Argentina have repeatedly won plaudits for their flowing, passing game at recent tournaments but, sadly for the purists, it has failed at the crucial moment.
At the 2004 Copa America under Marcelo Bielsa, Argentina played the best football throughout the tournament but lost on penalties to Brazil in the final.
In 2006, the Argentines, under Jose Pekerman, again won praise for their style, especially in the 6-0 World Cup drubbing of Serbia & Montenegro.
But that campaign also ended prematurely with a quarter-final penalty shootout defeat to hosts Germany.
This Copa America was no different.
Argentina delighted crowds and television audiences, scoring 16 goals in five games on the way to the final, but they were outdone in the final by the more powerful Brazilians.
Strikers Lionel Messi and Carlos Tevez were repeatedly bundled off the ball by Brazil's muscular defenders while playmaker Juan Roman Riquelme did not seem to have the stomach for the fight.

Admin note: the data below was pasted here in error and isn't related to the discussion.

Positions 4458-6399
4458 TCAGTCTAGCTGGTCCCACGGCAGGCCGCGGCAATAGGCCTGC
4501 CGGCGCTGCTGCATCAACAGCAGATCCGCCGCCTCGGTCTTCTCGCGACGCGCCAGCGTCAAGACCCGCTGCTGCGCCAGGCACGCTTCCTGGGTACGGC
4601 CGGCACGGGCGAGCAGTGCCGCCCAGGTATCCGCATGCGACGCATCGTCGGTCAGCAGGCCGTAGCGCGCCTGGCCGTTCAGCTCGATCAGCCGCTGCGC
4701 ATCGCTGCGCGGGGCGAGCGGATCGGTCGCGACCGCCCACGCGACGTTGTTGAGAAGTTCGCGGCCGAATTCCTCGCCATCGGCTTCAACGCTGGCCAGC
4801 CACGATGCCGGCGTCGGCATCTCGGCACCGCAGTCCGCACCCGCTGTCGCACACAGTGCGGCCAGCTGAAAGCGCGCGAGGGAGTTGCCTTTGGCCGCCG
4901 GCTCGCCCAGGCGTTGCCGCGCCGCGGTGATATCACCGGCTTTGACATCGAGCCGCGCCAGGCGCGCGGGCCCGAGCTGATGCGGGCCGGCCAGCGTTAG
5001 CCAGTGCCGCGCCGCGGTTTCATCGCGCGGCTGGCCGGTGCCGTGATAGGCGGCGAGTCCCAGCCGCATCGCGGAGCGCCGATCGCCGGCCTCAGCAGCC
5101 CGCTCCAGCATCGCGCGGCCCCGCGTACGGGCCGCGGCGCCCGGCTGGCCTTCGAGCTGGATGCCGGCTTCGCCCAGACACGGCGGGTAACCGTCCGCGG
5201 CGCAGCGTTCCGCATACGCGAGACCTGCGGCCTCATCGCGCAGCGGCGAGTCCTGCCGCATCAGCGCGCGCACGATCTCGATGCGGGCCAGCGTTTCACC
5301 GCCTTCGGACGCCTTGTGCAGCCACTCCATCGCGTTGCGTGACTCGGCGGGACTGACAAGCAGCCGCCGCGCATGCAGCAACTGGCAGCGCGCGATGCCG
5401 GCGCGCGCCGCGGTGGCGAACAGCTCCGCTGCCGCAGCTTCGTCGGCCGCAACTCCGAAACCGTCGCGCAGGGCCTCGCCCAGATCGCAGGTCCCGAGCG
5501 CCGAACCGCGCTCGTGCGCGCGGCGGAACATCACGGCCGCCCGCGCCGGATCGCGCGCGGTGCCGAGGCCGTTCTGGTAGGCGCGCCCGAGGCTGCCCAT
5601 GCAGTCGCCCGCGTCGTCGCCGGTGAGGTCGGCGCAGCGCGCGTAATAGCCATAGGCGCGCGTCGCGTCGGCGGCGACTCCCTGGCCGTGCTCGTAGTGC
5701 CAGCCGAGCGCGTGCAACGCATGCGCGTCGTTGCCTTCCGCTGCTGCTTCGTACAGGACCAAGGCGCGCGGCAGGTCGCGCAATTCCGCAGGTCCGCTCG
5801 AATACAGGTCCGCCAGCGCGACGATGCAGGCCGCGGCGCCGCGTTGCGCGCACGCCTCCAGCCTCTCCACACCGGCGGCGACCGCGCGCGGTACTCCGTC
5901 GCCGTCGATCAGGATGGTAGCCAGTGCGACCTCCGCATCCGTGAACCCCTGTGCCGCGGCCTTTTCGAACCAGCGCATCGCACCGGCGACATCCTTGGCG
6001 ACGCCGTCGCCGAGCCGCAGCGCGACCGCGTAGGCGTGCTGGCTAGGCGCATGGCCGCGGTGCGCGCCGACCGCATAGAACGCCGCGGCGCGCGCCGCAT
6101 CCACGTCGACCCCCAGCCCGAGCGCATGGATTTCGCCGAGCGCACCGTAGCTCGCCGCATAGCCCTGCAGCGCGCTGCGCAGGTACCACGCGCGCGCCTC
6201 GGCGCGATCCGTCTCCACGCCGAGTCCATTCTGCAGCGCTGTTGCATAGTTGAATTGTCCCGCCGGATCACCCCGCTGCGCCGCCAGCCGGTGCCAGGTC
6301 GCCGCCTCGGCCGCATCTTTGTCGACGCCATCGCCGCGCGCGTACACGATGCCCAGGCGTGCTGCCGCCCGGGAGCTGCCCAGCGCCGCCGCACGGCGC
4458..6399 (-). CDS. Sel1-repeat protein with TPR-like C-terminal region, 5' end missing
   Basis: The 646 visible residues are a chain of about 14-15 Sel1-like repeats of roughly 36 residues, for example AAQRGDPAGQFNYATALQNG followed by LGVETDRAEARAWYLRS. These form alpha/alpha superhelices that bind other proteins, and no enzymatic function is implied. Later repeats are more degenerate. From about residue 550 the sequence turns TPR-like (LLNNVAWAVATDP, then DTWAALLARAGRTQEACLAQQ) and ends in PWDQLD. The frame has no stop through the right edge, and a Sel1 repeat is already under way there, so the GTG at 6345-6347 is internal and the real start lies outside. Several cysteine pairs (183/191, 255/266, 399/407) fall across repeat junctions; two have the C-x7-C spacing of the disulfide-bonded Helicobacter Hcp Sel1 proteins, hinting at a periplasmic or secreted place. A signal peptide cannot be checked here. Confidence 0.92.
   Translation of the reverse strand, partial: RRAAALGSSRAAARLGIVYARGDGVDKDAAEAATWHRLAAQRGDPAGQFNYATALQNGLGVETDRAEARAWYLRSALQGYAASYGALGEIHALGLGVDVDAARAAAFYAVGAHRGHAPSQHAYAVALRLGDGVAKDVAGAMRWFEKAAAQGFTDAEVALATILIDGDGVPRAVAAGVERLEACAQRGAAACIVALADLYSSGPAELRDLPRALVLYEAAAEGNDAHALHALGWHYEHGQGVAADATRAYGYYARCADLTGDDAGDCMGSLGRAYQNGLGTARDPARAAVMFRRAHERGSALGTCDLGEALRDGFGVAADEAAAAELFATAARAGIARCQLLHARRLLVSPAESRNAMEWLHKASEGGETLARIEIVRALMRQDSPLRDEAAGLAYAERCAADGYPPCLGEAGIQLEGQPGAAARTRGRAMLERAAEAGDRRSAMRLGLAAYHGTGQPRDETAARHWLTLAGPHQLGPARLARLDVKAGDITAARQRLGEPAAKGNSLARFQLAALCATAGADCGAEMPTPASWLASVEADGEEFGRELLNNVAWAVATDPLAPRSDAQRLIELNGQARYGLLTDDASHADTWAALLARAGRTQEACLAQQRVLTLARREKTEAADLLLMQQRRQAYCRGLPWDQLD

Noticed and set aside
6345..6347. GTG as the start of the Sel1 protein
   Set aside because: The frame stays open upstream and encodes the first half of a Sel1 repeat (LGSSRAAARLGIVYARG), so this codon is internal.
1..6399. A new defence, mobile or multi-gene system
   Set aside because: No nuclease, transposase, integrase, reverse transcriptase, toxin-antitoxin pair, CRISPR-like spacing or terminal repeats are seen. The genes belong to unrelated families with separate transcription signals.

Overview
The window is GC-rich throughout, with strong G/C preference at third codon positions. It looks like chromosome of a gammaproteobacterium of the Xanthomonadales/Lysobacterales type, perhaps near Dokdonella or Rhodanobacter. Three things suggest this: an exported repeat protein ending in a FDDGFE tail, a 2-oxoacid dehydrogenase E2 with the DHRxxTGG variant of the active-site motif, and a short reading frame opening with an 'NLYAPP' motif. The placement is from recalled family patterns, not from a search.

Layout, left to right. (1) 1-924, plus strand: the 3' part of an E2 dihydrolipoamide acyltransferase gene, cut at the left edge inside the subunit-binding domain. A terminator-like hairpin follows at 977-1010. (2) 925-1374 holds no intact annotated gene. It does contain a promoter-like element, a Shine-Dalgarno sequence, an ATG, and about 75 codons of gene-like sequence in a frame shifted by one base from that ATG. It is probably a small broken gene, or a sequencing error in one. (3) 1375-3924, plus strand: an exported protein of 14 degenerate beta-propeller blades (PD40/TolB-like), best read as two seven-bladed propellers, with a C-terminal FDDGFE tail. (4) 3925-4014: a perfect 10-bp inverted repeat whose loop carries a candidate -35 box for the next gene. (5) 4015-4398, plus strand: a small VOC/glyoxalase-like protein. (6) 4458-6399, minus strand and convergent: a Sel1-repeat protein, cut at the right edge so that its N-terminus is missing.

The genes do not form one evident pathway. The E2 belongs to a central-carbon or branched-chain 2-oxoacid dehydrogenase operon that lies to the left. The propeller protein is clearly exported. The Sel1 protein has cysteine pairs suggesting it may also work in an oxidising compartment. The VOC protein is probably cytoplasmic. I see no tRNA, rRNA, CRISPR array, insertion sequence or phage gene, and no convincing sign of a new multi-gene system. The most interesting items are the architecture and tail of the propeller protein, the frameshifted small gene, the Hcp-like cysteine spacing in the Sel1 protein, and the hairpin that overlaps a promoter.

Argentina has long been divided into two schools of thought.
In the one corner are the so-called "Menottistas", followers for 1978 World Cup winning coach Cesar Luis Menotti. In the other are the "Bilardistas", admirers of Carlos Bilardo, who guided the side to 1986 glory.
Menotti is known for favouring the current attacking style while Bilardo prefers a more pragmatic, often ruthless, approach.
Current coach Alfio Basile is seen as an old school romantic from the Menotti camp.
But Sunday's defeat came on a day when Argentina had hoped to win their first title for 14 years and is likely to give more ammunition to the Bilardista school of thought.
After his team demolished Peru 4-0 one week ago, Basile delighted his audience by saying: "It's not just about winning. You can simply win a game, but to win the way we are doing makes me proud."
But, after losing a championship final to Brazil for the third time in four years, the pressure will be growing for more silverware -- no matter what the cost.